Early-career researchers first in line for collaborative research grants

30 Apr 2019

In a first of its kind, seven early-career research grants have been awarded from a funding collaboration between the Metro North Office of Research, and three academic and research institutions.

Executive Director of Research Professor Scott Bell said this is an exciting step in fostering strong research careers early.

“Early career researchers can find it difficult to access funding, so this is precedent-setting for us,” Professor Bell said.

“The grants are an excellent way of building long-term collaboration between clinicians, researchers and academics, and to continually strengthen our research programs, results, and ultimately, outcomes for our patients.”

Research partners The University of QueenslandQUT, and QIMR Berghofer matched funding for the grants.

University of Queensland Diamantina Institute researcher Dr Timothy Wells’ project on infections in lung transplant recipients was awarded one of the grants.

“This grant is a fantastic opportunity to further our research with the team at The Prince Charles Hospital,” Dr Wells said.

“Our collaboration started by only investigating a small number of samples, however has already led to novel treatment for one post-lung transplant patient.

“This grant gives us the resources to expand our research to a much larger cohort.”

Another grant recipient was the investigative team lead by Dr Andrea Warwick of the Redcliffe Hospital, with molecular microbiologist Associate Professor Makrina Totsika (QUT), biomedical scientist Professor Mia Woodruff (QUT), and Dr Andrew Riddell, also of the Redcliffe Hospital, to develop new biofabricated meshes for use in pelvic surgery to treat incontinence and prolapse.

“There have been concerns about synthetic meshes and possible complications, with some products recently withdrawn,” Associate Professor Totsika said.

“So, we are looking at biofabricating meshes from biodegradable polymers that are optimal for application, with the right biological and mechanical properties and balance of structural rigidity and flexibility.

“We are also looking at incorporating antimicrobials to prevent risk of infection and seeding the patient’s own cells into the structure for better integration of the mesh to the patient’s tissue.

“This is an exciting and promising area for application of biomedical technologies and we are very pleased to receive this grant funding.”

The investigative team led by early career researcher Ms Tracey Mackle of Metro North Mental Health (MNMH) has received a grant in collaboration with Dr Lucia Colodro Conde and Professor Sarah Medland from QIMR Berghofer’s Psychiatric Genetics Research Group, and Associate Professor Susan Patterson, also of MNMH, on a project to help tackle mental health issues among new mothers.

“We will collaborate with Metro North to develop and test a screening tool for post-traumatic stress disorder (PTSD) in women during pregnancy and after birth,” said Dr Colodro Conde.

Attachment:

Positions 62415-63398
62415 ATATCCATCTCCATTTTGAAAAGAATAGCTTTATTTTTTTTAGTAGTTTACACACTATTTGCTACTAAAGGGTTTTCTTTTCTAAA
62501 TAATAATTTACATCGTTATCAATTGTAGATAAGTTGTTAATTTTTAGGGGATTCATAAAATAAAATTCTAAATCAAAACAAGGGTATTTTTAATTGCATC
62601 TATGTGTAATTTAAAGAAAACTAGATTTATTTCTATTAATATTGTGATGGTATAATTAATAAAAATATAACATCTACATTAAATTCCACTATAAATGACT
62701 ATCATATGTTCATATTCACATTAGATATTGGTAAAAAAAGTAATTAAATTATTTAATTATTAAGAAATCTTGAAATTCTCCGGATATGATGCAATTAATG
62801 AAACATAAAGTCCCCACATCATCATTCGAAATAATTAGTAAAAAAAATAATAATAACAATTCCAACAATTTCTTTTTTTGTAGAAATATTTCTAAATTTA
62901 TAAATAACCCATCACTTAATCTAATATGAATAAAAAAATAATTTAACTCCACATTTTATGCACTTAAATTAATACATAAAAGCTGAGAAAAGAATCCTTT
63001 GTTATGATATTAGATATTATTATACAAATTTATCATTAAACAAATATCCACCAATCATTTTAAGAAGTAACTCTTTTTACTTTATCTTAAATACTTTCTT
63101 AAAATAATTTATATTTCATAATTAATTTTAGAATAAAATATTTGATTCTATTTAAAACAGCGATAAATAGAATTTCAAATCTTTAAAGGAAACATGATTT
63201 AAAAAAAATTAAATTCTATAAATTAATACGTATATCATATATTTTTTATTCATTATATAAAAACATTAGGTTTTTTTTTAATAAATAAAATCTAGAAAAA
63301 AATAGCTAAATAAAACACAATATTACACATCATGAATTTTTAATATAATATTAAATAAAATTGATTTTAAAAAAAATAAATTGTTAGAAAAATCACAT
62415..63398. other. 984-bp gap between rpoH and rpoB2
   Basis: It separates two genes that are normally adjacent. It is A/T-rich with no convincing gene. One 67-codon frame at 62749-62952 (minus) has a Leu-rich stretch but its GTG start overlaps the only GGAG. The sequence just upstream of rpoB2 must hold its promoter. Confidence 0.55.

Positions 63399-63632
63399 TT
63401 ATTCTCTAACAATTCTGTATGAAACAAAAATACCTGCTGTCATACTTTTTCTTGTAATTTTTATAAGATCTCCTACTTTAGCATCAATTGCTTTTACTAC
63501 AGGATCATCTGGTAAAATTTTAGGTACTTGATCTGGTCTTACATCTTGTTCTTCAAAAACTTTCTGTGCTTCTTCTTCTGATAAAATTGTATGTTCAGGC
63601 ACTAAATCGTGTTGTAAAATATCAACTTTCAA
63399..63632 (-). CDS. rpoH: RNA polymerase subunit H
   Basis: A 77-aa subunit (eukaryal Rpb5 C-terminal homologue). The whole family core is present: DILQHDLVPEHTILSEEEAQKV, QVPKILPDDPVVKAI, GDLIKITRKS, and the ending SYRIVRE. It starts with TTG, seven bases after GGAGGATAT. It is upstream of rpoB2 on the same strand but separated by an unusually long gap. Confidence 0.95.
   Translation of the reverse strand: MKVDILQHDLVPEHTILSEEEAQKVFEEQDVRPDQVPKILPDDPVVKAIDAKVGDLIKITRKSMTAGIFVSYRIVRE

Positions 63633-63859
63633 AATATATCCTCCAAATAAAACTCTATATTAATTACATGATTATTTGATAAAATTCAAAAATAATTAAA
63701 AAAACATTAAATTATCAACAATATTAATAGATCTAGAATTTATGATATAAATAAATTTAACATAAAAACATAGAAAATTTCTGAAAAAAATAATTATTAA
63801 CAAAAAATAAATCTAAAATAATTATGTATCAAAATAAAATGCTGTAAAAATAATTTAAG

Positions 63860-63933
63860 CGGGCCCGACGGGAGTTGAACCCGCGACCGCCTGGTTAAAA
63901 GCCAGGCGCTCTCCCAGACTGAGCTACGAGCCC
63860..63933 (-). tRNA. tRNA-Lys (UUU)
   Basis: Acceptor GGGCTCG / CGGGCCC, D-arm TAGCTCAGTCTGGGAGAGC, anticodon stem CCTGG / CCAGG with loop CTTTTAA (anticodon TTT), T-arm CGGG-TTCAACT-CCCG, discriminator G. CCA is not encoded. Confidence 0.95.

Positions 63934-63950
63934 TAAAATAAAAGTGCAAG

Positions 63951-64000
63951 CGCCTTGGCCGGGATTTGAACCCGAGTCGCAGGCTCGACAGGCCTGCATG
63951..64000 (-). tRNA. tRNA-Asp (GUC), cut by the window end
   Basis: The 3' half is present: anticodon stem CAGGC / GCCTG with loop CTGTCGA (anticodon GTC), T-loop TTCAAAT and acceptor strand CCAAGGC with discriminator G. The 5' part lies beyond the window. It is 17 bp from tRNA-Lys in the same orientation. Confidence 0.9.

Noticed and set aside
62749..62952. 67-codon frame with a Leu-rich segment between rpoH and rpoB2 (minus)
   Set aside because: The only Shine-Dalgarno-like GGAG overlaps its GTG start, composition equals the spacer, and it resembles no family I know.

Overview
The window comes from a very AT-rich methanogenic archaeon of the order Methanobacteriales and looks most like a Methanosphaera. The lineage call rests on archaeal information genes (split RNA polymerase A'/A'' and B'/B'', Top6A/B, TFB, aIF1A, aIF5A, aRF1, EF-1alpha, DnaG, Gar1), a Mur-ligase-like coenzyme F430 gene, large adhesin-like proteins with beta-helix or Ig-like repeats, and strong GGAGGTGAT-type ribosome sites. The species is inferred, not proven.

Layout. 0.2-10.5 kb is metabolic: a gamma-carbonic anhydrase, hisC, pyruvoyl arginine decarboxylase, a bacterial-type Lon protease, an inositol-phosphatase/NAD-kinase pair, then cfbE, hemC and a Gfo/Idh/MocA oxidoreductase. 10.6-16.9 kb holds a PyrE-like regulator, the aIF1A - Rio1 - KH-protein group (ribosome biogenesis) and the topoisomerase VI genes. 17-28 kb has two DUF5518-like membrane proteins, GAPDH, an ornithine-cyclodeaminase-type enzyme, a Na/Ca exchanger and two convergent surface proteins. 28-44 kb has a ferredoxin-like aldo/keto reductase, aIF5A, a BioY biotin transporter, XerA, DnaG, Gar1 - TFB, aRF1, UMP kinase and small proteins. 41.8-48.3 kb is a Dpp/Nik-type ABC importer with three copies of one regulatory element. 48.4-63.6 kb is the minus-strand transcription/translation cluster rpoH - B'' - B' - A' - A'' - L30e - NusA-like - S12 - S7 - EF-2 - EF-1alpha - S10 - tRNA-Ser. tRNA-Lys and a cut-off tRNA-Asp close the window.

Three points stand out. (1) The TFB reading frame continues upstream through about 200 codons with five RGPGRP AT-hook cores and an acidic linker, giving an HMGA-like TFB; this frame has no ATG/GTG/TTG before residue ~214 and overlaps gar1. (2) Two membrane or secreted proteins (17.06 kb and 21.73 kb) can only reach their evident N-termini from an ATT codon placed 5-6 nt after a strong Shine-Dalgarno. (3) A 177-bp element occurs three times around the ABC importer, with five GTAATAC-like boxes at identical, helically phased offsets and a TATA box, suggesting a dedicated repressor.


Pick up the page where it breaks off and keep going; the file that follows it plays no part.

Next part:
“Some women who experience unexpected complications or negative experiences during pregnancy and birth, are at risk of developing PTSD, and if undetected and untreated, this can have devastating consequences.

“We hope this screening tool will help health professionals to accurately detect symptoms of possible PTSD and to provide an early intervention.”

Summary of projects awarded grants:

  • A study looking at how and where biofilms (micro-organisms) and neointimas (cellular sheaths produced by the body to coat artificial surfaces) form on cannulae (hollow tubes for insertion into the body) used in ECMO heart / lung machines, and how to re-engineer the surface of a cannula to reduce these.
  • A study looking at establishing equivalent dosages using the strong painkillers fentanyl and morphine by inhalation versus intravenously, to avoid the need for the time-consuming insertion of a cannula. This study involves Dr Jayesh Dhanani, Professor Michael Reade, Associate Professor Victoria Eley and Dr Julian Williams.
  • A study looking at bio-fabricating bio-absorbable meshes for use in incontinence, prolapse and other pelvic surgeries, to avoid the risks associated with non-absorbable synthetic meshes, which sometimes require more surgery to remove.
  • A study looking at what the use of a new type of perforated peripheral intravenous catheter (PIVC) design compared to the use of a standard (non-perforated) PIVC has on patient outcomes.
  • A study to promote accurate diagnosis and early intervention in perinatal post-traumatic stress disorder (PTSD) and to develop and validate a PTSD screening tool that can be used by various health professionals and researchers.
  • A study to understand the prevalence and importance of—and treatment options for—Gram-negative bacteria that produce ‘inhibitory antibodies’ which protect the bacteria from attack by the body’s immune system, in the context of lung transplantation. This study involves Dr Chandima Divithotawela, Dr Timothy Wells, Professor Daniel Chambers and Amy Pham.
  • A study to look at the prevalence and relevance of somatic mutations (genetic alterations acquired by a cell that can be passed on to cell progeny) in endometriosis lesions, which may be associated with more severe symptoms, physical appearance, or growth characteristics. This study involves Dr Akwasi Amoako, Professor Grant Montgomery, Dr Akram Khalil and Dr Keisuke Tanaka.

Media: Dr Timothy Wells​, timothy.wells@uq.edu.au; Faculty of Medicine Communications, med.media@uq.edu.au, +61 7 3365 5118.